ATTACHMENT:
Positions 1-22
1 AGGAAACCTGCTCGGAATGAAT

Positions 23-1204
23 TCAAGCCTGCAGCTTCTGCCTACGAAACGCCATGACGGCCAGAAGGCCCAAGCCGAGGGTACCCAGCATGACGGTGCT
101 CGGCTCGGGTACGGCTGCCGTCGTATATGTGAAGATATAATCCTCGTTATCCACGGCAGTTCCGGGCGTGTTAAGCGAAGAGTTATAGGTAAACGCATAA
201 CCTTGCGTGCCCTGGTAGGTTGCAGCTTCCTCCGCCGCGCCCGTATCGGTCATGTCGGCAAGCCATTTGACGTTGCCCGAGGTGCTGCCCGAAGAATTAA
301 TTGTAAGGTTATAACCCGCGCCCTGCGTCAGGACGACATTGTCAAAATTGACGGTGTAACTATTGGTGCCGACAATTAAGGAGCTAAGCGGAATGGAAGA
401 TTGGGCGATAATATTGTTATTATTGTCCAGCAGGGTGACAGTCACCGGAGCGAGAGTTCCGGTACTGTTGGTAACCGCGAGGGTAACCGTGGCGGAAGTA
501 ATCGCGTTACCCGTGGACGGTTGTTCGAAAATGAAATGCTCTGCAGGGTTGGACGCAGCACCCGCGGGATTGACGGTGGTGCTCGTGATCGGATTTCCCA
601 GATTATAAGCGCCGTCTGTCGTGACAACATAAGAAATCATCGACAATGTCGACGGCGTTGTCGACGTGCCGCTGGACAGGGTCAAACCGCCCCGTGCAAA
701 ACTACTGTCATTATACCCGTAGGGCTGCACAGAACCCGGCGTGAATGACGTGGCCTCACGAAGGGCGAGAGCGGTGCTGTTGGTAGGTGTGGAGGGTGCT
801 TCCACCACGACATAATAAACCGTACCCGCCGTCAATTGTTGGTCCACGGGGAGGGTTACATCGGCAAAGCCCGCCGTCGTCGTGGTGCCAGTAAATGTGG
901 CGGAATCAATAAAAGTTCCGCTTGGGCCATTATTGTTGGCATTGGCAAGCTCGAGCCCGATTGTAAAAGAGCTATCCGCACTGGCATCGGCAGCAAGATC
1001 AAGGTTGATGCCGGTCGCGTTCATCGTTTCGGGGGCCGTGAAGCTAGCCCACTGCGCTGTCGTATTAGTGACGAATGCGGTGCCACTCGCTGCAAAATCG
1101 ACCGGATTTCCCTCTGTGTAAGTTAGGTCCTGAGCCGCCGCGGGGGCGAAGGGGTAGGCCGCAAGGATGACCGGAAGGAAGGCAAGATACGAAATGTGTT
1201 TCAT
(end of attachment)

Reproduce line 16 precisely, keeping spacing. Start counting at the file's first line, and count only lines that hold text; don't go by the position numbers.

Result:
1201 TCAT